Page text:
Nuclear Weapons

‘Small Hands’ Don’t Like Small Nuclear Arsenals

10.11.17 | 3 min read | Text by Hans Kristensen

By Hans M. Kristensen

According to an NBC News report, President Donald Trump said during a meeting at the Pentagon on July 20 that “he wanted what amounted to a nearly tenfold increase in the U.S. nuclear arsenal,” according to three officials who were in the room.

Trump’s statement came in response to a chart shown during the meeting on the history of the U.S. and Russia’s nuclear capabilities. Trump reportedly referenced the highest number on the chart – about 32,000 in the late 1960s – and “told his team he wanted the U.S. to have that many now, officials said.”

It is often a mystery how Trump reaches his conclusions and his statement about increasing the arsenal is clearly not based on rational reasoning or factual information. Presidential advisors at the meeting reportedly explained why an expansion was not feasible (that must have been an embarrassing moment) and officials said his comments “raised questions about his familiarity with the nuclear posture and other issues.”

Despite Trump’s fantasies, the United States is unlikely to increase its nuclear weapons stockpile. There are currently about 4,000 nuclear warheads in the Pentagon’s stockpile, of which roughly 1,800 are deployed on ballistic missiles and at bomber and fighter bases. The military says it has too many and could meet national and international commitments with up to one-third fewer deployed weapons. And the trend is that the stockpile will continue to decline over the next decade because of changes being made to the force structure as part of the current modernization program.

Fun facts added: The biggest stockpile increase in one year was 1959-1960 when the United States added 6,340 warheads. During the 72 years since the first production of nuclear weapons in 1945, the average number of nuclear weapons added to the U.S. stockpile per year is 56. At that rate, it would take 487 years to increase the stockpile to the peak of 31,255 warheads in 1967.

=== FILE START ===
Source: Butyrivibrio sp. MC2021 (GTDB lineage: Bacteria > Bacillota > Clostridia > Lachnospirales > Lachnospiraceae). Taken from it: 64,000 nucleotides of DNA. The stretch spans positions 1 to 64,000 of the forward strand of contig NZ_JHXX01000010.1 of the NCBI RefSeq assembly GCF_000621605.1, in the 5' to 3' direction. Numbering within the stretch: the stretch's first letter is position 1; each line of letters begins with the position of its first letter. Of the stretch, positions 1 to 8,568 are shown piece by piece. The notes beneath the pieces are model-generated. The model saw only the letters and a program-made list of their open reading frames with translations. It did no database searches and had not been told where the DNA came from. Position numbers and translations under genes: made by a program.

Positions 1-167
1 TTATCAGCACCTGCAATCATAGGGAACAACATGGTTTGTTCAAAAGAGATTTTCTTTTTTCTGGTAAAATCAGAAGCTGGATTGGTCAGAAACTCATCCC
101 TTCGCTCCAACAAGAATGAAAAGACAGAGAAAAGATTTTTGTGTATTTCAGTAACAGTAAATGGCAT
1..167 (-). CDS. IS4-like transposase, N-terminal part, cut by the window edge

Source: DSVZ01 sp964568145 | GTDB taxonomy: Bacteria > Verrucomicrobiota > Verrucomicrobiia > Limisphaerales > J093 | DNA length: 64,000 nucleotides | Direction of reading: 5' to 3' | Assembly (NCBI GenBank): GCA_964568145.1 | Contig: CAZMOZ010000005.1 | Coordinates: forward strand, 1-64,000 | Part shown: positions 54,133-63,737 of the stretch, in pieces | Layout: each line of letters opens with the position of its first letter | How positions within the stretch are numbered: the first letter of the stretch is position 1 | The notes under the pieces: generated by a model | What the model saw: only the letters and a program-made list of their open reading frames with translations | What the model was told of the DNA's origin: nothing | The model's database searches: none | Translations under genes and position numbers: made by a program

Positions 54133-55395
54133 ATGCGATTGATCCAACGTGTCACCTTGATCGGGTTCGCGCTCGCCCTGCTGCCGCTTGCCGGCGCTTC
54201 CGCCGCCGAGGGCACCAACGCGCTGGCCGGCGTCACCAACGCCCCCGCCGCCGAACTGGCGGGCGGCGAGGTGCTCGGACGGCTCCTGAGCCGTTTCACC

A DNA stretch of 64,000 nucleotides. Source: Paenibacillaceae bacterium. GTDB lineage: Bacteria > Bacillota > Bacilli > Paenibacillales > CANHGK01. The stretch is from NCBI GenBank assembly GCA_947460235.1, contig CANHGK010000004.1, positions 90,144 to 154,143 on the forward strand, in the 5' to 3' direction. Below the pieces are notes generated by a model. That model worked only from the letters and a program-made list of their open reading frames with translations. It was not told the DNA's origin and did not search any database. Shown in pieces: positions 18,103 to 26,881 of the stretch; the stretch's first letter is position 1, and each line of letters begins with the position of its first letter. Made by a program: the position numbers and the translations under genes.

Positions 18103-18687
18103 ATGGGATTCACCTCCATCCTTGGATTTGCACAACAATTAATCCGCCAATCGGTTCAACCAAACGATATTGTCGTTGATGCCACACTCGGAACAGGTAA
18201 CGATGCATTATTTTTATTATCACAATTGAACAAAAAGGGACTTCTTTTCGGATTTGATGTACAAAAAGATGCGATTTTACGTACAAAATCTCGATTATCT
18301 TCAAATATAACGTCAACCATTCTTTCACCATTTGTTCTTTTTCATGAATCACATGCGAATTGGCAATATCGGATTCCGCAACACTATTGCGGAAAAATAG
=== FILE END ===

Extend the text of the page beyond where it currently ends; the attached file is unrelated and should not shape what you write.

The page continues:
Yet Trump’s repeated statements demonstrate a predisposition toward more nuclear weapons. The big question is to what extent that will influence the Nuclear Posture Review (NPR) currently under preparation. Trump might try to slow the reduction and force the military to hang on to excess warheads even though they don’t need them or want them.

More likely is that Trump with the NPR will try to further increase the capabilities of the remaining weapon types. Again, enhancements are already being added as part of the ongoing modernization programs, but there are people involved in the NPR process that are advocating doing more. The White House apparently is in favor of researching and developing a ground-launched missile that, if tested and deployed, would violate the INF treaty (this is a Cold War tit-for-tat response to Russia’s violation of the treaty).

Despite current challenges to the international nuclear weapons arms control efforts, it is essential that the Trump administration reaffirms long-standing U.S. nuclear policy to reduce nuclear arsenals and work toward the eventual elimination of nuclear weapons. Doing otherwise might satisfy defense hawks with no gain for national security, but it would also embolden other nuclear-armed states to further increase their arsenals to the detriment of the security of the United States and its allies.


This publication was made possible by a grant from the Carnegie Corporation of New York, the New Land Foundation, and the Ploughshares Fund. The statements made and views expressed are solely the responsibility of the author.

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